Manila, June 7
We left Sydney three days ahead of schedule and flew to Manila, with our final destination being the remote island paradise of Boracay. We walked out of Manila's International Airport and stepped into the hot, moist smell of Manila. I was instantly reminded of the time when I first stepped out of the airport in Singapore five years earlier, coincidentally also in the month of June.
There is a certain smell and air about Southest Asia. I can't quite put my finger on it, but it's a combination of obnoxious motorbike gasoline fumes, hot rotting garabage baking in the heat, smokey BBQ street meat, and sewage water with a hint of fresh tropical vegetation. After spending nearly two months in the western countries of New Zealand and Australia, it was great to finally be back in the chaotic and unpredictable world of Southeast Asia. Although we will miss the comforts of Sydney, we were charged up and excited to be in Philippines as it was a place that we had not visited on our last trip to the region in 2004.
Before leaving Australia we found cheap flights (only $50 per person!) flying Cebu Pacific airlines from Manila to Caticlan, which is the closest airport to Boracay. We decided to only spend the one night in massive metropolis of Manila, and immediately get out of the big smoke and head to the remote island paradise for some fun in the sun. At nearly 40 pesos to the CDN dollar we are back in a country where our currency will stretch a lot further, and the plan is to get the budget back on track after two very expensive legs on the trip.
We had to laugh because the petty corruption of SE Asia hit as soon as we tried to book a taxi at the airport. It really wasn't a big deal, simple overcharging and 'special' pricing for the white tourists, but it reminded us that we were no longer in a Western society. We must be getting better at detection though, unlike the time in Buenos Aires when an $11 cab ride mysteriously turned into $25 because we were in a different 'type of taxi'. Or the time in Montevideo Uruguay when an 80 peso trip was actually 100 pesos because of some weird, laminated matrix pricing system that adds costs due to km's travelled...hmmm, then what was the original price on 'the meter' based upon?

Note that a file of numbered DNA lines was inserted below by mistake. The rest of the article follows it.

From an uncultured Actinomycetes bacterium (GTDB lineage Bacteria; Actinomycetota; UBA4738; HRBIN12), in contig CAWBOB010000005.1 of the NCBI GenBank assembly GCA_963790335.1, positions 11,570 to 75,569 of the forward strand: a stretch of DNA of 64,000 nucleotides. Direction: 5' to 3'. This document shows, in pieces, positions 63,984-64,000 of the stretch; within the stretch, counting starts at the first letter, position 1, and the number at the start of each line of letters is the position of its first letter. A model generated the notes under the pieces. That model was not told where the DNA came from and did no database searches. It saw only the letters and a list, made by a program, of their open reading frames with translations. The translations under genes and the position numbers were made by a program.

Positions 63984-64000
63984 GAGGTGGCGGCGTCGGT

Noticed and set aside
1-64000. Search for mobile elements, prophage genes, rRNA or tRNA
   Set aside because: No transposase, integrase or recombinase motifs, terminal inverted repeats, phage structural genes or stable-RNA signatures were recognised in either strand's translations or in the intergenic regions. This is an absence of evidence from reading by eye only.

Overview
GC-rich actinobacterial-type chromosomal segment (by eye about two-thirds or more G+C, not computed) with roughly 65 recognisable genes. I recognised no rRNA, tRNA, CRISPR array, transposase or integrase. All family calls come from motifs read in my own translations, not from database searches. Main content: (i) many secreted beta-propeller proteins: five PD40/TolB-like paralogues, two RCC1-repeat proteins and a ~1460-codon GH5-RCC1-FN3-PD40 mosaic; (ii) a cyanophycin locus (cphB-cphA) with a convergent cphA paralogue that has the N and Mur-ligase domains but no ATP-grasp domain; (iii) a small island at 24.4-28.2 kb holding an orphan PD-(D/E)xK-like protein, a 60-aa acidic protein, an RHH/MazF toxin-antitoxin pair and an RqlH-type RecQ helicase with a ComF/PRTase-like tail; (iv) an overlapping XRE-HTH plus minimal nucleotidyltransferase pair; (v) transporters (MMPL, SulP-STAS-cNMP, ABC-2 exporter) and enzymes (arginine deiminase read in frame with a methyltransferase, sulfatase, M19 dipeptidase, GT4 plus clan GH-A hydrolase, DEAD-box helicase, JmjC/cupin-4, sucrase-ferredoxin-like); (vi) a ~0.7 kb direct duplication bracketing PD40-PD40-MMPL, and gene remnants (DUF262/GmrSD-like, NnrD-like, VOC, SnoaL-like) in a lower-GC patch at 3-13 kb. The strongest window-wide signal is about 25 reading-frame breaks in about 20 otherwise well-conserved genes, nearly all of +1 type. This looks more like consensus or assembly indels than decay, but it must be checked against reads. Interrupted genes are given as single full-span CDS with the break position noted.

Nevertheless, we ironed out the pricing, hopped into our taxi and headed to 'The Green Mango', our hostel for the night. Aside from the opportunistic nature of people in third world nations, we both agree that the Filipino people have been some of the friendliest and most helpful people we've come across on our journey so far. One of the things that stood out the most in Manila were the shiny, tacky taxi/buses that look like a cross between a tuk tuk, a small American school bus, and a circus vehicle. And they're everywere! We unfortunately did not get a chance to ride in one of them, but will make sure to leave some time upon our return to Manila to experience this truly Filipino mode of transport.
While still in Sydney we purchased a universal converter for our NZ/Auz plug that powers our new mini laptop. Leaving the South Pacific for good, we thought that after several inquiries and price shopping we had finally found the perfect solution to our power source struggles (we visit a lot of countries with different power outlets and voltage requirements). Now lets be clear, it is the right solution for everything else that we have that requires power. However, we bought it specifically for the computer.
But...the plug has that extra grounder on the bottom, making it a three prong plug, and of course this new 'universal' converter does not accomodate this third prong. Essentially making it useless! Nevermind the fact that we purchased this piece on 'special' with a 30% savings from a major Aussie retailer, only to also find it on the Qantas Airlines duty free magazine for 2/3 the cost! I can say however, (being from the future and all) that we managed to sort out this problem when we got to Boracay; ironically an extra 'universal' extension for only $2 (gotta love SE Asia prices!).
So we're back to hostels with only a sheet on the bed and a bucket in the bathroom to flush. We're back to the paradox of Americanized shopping malls with bright lights and big-brand franchises squeezed between a poverty stricken ghetto that houses hundreds of families with tin roofs and little electricity and running water. We're back to rice and noodles, and rice and noodles.
We're back to dusty roads, honking tricycles and motorcycles, obnoxious street peddling, discriminatory 'tourist' pricing, slight paranoia while walking the streets, unknown street-meat and hole-in-the-wall food dishes, wild dogs with far too many nipples, $1 beers, insane taxi drivers who wish they were in the Formula One, and hot, sticky, humid weather... and we couldn't be more excited about it!